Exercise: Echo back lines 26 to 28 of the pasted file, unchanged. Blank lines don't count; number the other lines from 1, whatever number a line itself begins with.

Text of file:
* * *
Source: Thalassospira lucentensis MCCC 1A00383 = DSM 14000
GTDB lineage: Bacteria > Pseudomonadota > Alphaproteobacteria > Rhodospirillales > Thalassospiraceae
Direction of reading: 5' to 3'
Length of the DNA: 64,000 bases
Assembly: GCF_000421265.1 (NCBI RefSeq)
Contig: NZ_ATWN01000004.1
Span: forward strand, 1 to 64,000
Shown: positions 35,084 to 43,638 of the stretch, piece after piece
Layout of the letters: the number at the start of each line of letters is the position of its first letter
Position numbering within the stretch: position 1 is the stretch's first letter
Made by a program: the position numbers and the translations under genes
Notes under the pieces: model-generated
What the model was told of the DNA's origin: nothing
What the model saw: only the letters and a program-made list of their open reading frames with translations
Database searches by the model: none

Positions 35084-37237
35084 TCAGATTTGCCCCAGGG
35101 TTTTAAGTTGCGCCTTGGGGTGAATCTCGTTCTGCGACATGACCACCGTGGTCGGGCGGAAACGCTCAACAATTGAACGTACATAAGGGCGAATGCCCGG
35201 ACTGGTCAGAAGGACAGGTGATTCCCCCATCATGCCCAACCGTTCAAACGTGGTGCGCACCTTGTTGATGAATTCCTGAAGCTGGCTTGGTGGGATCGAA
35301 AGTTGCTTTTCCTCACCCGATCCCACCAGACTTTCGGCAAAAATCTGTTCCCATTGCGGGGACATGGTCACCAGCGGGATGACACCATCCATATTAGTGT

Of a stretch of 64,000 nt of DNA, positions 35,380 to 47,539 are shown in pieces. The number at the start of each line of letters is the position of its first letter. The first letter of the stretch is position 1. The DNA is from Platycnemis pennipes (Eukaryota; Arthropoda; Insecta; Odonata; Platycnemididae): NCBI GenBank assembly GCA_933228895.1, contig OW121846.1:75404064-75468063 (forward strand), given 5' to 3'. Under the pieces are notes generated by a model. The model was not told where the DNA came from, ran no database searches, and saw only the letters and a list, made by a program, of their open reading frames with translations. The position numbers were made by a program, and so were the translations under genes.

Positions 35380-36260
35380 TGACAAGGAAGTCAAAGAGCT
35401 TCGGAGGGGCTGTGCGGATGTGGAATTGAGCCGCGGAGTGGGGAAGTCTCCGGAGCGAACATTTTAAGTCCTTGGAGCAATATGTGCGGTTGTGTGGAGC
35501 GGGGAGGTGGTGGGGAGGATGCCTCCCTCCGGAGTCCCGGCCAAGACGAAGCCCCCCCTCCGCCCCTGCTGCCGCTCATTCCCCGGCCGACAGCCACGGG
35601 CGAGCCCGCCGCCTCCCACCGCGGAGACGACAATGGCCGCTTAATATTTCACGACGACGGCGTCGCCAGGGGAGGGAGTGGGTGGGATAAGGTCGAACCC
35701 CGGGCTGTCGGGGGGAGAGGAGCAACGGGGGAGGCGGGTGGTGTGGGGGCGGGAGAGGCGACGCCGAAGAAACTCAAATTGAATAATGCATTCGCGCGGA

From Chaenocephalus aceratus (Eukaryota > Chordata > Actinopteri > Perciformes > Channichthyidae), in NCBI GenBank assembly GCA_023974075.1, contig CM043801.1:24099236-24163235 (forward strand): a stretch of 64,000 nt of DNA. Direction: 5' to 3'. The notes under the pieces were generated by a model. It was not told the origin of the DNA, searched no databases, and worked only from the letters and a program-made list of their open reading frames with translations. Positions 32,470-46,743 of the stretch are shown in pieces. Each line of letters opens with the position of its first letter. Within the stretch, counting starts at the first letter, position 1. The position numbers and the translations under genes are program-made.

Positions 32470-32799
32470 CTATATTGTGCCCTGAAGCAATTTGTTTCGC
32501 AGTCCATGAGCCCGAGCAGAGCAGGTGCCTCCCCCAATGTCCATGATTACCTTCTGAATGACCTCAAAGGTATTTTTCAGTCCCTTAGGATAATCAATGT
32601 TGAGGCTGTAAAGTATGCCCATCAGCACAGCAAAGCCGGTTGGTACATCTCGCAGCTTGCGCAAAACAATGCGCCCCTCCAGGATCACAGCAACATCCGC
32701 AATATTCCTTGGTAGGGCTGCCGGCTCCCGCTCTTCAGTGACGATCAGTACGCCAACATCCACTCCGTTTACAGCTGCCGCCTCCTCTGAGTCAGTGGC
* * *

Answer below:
35601 CGAGCCCGCCGCCTCCCACCGCGGAGACGACAATGGCCGCTTAATATTTCACGACGACGGCGTCGCCAGGGGAGGGAGTGGGTGGGATAAGGTCGAACCC
35701 CGGGCTGTCGGGGGGAGAGGAGCAACGGGGGAGGCGGGTGGTGTGGGGGCGGGAGAGGCGACGCCGAAGAAACTCAAATTGAATAATGCATTCGCGCGGA

From Chaenocephalus aceratus (Eukaryota > Chordata > Actinopteri > Perciformes > Channichthyidae), in NCBI GenBank assembly GCA_023974075.1, contig CM043801.1:24099236-24163235 (forward strand): a stretch of 64,000 nt of DNA. Direction: 5' to 3'. The notes under the pieces were generated by a model. It was not told the origin of the DNA, searched no databases, and worked only from the letters and a program-made list of their open reading frames with translations. Positions 32,470-46,743 of the stretch are shown in pieces. Each line of letters opens with the position of its first letter. Within the stretch, counting starts at the first letter, position 1. The position numbers and the translations under genes are program-made.